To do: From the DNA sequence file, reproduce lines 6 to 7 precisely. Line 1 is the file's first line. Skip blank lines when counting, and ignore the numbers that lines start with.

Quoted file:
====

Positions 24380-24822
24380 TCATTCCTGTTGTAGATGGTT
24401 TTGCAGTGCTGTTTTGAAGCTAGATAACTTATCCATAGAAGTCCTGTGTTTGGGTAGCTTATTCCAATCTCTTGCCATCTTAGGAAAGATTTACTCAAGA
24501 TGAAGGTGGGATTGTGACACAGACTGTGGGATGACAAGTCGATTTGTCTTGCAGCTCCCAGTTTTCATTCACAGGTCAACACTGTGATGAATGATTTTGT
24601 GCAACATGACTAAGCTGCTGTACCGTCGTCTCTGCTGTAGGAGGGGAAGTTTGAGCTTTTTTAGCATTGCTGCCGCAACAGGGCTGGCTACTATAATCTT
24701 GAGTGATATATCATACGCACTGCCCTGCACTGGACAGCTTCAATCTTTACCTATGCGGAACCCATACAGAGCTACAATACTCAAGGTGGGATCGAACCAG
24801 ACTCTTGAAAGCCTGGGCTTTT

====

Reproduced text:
24701 GAGTGATATATCATACGCACTGCCCTGCACTGGACAGCTTCAATCTTTACCTATGCGGAACCCATACAGAGCTACAATACTCAAGGTGGGATCGAACCAG
24801 ACTCTTGAAAGCCTGGGCTTTT